The Pecan Man Summary & Study Guide

Cassie Dandridge Selleck
This Study Guide consists of approximately 39 pages of chapter summaries, quotes, character analysis, themes, and more - everything you need to sharpen your knowledge of The Pecan Man.
This section contains 717 words
(approx. 2 pages at 400 words per page)
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The Pecan Man Summary & Study Guide Description

The Pecan Man Summary & Study Guide includes comprehensive information and analysis to help you understand the book. This study guide contains the following sections:

This detailed literature summary also contains Quotes and a Free Quiz on The Pecan Man by Cassie Dandridge Selleck.

“The Pecan Man” is a historical confessional novel by Cassie Dandridge Selleck which recalls a child rape, a murder, and a cover-up in Mayville, Florida, all revolving around a man known locally as the “Pecan Man”. When the novel begins, it is the summer of 1976. Ora Lee Beckworth, recently widowed, hires a local black woman named Blanche Lowery to keep house for her. Ora also takes on a local black homeless man named Eldred “Eddie” Mims – the Pecan Man – to do yardwork for her. Eddie is known as the Pecan Man due to the sacks of fallen pecans he collects from the pecan trees that line Main Street.

Locals are unsure of Eddie at first, with most children finding him to be scary. However, Eddie soon becomes a fixture in the neighborhood. Meanwhile, Ora and Blanche move from not only having a working relationship, but to having a growing friendship as well. Blanche has five children – a son named Marcus, and four daughters named Patrice, Danita, ReNetta, and Grace. Late in September, Blanche and Ora discover that 5-year-old Grace has been brutally raped by Skipper Kornegay, son of the local police chief. Blanche knows that justice for her daughter will be impossible in a small Southern town. Against the advice of Ora, she tells Grace that Grace has dreamt it all.

As the autumn sets in, a degree of normalcy returns to Blanche’s family. However, seeing Skipper in the town’s homecoming parade causes Grace to scream, and Ora, Blanche, and her other children to turn away from the parade before getting to see Patrice marching in it. When she questions why no one was there to see her leading the cheerleading squad, Ora and Blanche blame Grace’s terror on the police car sirens.

Thanksgiving rolls around, and Ora hosts Blanche, her family, and Eddie at her house. Eddie asks how Grace is doing after the incident – something about which Marcus, on leave from Fort Bragg, has no idea. Marcus follows Eddie when he leaves, pressing Eddie for more information. It was Eddie who found Grace following the rape, and delivered Grace to Blanche. Enraged, Marcus finds Skipper in town, only to be chased by Skipper who wields a knife. Marcus and Skipper fight, with Marcus killing Skipper. Ora helps Marcus concoct a plan to get out of town. Marcus is killed in a car accident while driving away. Eddie is targeted for the murder of Skipper. He is beaten up and arrested.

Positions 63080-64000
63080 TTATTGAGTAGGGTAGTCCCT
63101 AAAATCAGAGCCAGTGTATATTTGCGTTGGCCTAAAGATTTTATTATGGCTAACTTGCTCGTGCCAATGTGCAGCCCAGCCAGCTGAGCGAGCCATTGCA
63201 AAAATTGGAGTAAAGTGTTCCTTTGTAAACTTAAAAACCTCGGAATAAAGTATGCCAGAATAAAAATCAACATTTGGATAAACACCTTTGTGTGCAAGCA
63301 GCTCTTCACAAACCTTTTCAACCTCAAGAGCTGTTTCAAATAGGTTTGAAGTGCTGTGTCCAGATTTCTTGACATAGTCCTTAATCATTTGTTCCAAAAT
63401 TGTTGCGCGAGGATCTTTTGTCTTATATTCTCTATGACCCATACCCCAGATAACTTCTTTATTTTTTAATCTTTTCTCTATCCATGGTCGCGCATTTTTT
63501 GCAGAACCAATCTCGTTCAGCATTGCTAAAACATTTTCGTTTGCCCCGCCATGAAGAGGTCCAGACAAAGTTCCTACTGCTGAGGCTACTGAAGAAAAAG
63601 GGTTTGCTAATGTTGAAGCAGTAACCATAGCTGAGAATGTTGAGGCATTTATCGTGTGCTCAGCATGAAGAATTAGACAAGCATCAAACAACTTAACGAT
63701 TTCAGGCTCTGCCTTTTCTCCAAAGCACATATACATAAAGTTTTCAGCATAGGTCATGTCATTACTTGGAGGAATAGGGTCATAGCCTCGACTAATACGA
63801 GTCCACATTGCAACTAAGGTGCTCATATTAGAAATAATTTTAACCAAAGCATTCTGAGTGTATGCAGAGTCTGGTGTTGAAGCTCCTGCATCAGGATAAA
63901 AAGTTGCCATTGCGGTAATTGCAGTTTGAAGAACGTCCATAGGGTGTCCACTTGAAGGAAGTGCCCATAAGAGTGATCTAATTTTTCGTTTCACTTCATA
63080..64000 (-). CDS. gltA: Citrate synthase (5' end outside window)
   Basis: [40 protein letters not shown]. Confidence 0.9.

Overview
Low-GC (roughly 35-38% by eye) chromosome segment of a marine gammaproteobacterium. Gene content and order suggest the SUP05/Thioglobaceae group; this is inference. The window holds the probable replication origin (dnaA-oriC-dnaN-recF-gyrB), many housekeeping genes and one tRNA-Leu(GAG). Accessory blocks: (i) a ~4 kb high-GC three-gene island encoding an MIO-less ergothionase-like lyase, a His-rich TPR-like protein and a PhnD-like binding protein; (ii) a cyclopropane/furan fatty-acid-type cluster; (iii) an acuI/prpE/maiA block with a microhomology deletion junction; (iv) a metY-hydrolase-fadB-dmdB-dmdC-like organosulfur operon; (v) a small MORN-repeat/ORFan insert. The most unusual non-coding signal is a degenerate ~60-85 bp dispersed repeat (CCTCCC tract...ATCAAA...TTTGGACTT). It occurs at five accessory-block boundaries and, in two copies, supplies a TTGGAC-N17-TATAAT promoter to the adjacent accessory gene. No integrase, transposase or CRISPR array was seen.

Ora decides she will do whatever she can to clear Eddie’s name. She works closely with her friend Harley T. Odell, the circuit court judge, to keep Eddie’s bail low and to make sure he is no longer treated harshly by the police. Ora does her best to keep Blanche and her family optimistic, hosting Christmas and making sure that Blanche and her children have as wonderful a holiday as possible.

Eddie, meanwhile, decides he will change his plea from innocent to guilty, hoping for a plea bargain that will give him life in prison. That in turn will give him shelter, food, water, a bed, and a toilet – things which he has been living without. It will also spare Blanche the truth about Marcus’s part in the murder. Ora’s conscience is haunted by Eddie’s decision, but has no choice but to go along with it. Blanche likewise consents to things playing out as they do. Ora, however, makes it known privately to the police chief the truth of everything. As a result, Eddie’s plea bargain is quietly accepted, and he is given life in prison.

Decades pass. Blanche dies in 1998 at the age of 59. Grace, a drug-addict, is convinced by Patrice to go into rehab. Eddie dies in 2001, leaving behind a letter for Ora which explains some things about himself. Blanche is Eddie’s illegitimate daughter from before the time he served with the Tuskegee Airmen. The entire novel itself turns out to be a dictated confessional account from Ora. She doesn’t know whether she will end up in jail or in a nursing home, but insists the truth must be known to clear Eddie’s name once and for all, and to allow Grace to truly confront the past.

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This section contains 717 words
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